The Losers in the Race to Vista

A scenario that seems to be repeating more often these days is that Microsoft isn't providing backward compatibility as a function in some of its new products. Case in point: Windows Vista isn't compatible with Microsoft SQL Server Desktop Engine (MSDE) as well as some other Microsoft applications. MSDE incompatibility will certainly be a problem for customers, but evidently Microsoft didn't consider it a big enough problem to assign resources to work on fixing the incompatibility. From a Microsoft-centric viewpoint, this incompatibility problem might even be a win-win situation. By cutting functionality from a product's design, Microsoft can get that product out the door more quickly and "encourage" customers to upgrade all at the same time.

I think customers will take offense to this tactic because at the very least, it amounts to misrepresentation. Microsoft never fails to say that it has the tightest integration with its own products, and the company supposedly is interested in listening to its customers and its community. Clearly, this incompatibility strategy isn't in the customer's best interest because it really forces customers to upgrade to newer releases. Don’t get me wrong--I'm not a big fan of MSDE, and I would always recommend using SQL Server 2005 Express rather than MSDE for any situation. ISV's will probably be affected by this the most because many third-party applications use MSDE and will need to be changed before Vista is released. However they're probably aware of the situation. The really unfortunate thing is the number of customers who aren't aware that MSDE won't run under Vista and will be caught by surprise when they upgrade to Vista.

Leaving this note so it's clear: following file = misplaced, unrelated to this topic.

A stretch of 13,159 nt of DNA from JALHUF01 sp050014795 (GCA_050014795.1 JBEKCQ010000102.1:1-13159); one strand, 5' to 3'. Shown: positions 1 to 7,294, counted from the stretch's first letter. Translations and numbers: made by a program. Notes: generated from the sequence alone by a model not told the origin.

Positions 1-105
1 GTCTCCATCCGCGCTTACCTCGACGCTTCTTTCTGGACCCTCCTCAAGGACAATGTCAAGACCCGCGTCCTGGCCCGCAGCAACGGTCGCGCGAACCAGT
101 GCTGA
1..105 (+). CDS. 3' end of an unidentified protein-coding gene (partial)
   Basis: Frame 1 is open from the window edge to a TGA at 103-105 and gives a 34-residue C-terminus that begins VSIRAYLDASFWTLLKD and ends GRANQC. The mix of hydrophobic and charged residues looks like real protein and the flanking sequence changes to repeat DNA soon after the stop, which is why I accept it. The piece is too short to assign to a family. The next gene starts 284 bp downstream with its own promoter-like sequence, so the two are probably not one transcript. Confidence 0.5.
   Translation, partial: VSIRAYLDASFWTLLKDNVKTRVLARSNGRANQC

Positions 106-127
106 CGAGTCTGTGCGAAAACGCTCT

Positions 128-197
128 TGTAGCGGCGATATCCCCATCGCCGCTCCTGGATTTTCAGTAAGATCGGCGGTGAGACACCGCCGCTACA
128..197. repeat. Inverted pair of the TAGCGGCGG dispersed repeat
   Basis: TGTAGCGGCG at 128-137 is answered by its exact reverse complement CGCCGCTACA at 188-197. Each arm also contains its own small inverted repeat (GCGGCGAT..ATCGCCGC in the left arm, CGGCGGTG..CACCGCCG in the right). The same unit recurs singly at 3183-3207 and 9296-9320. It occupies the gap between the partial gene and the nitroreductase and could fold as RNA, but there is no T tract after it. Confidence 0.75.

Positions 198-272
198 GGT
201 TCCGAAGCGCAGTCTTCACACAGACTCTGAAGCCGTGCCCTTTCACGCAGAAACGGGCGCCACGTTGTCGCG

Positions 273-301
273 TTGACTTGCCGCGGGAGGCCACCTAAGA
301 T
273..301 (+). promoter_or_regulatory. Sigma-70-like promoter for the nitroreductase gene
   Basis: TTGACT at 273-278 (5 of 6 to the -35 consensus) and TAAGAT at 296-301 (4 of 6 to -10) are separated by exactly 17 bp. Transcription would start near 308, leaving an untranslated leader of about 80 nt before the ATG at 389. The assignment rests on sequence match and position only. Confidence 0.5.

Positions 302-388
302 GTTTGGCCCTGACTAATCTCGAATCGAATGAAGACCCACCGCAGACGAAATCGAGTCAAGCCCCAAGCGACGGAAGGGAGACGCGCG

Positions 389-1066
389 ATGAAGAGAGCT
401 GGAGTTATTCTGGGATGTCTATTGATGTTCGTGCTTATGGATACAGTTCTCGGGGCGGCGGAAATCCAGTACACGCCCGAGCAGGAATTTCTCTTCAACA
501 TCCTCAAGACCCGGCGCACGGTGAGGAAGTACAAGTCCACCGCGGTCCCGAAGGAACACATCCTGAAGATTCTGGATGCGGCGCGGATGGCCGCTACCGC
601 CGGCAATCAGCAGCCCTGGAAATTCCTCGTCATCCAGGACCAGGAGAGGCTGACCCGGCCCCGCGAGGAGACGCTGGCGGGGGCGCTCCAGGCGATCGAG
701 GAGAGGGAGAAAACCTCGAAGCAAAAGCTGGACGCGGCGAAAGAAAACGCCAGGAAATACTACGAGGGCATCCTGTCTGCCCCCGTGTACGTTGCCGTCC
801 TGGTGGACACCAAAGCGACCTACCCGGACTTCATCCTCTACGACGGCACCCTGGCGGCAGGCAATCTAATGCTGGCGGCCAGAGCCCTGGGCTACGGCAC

MSDE isn't the only loser in the move to Vista. Microsoft's flagship development product, Visual Studio 2005, won't be fully compatible with Vista until after the release of Vista Service Pack 1 (SP1), which is still in beta. Visual Studio 2005 runs under Vista, but you'll discover a few problems with Vista's User Account Control (UAC). Earlier Visual Studio versions, such as Visual Studio 2003 and Visual Studio.NET, won't be supported by Vista at all. Although developers tend to move forward faster than most users, there are still a significant number of organizations that currently use Visual Studio 6, let alone Visual Studio 2003. Upgrading from these products is a bit tougher than the MSDE upgrade. Upgrading from MSDE to SQL Server 2005 Express will require time and effort, but at least this upgrade won't require additional expense because you can download both products from the Microsoft Web site for free. Not so with Visual Studio 2005. Upgrading from Visual Studio 2003 to Visual Studio 2005 Professional will set you back $549. And that's per seat. (Although you can get lower prices from online retailers. For example, sells Visual Studio 2005 for $488.61.)

Even SQL Server 2005 Express, as new as it is, won't be immune to Vista update problems. Before you attempt a Vista upgrade on any system running SQL Server 2005 Express, you'll need to upgrade to SQL Server 2005 Express SP2 (which isn’t available yet).

Backward compatibility--at least with previous versions of Microsoft's products--isn't a nicety but a necessity. Omitting this type of compatibility is essentially a failure both in engineering and customer relations. If you're considering the upgrade to Vista do your homework and make sure that the applications you're using are going to work with Vista. In other words, look before you leap.

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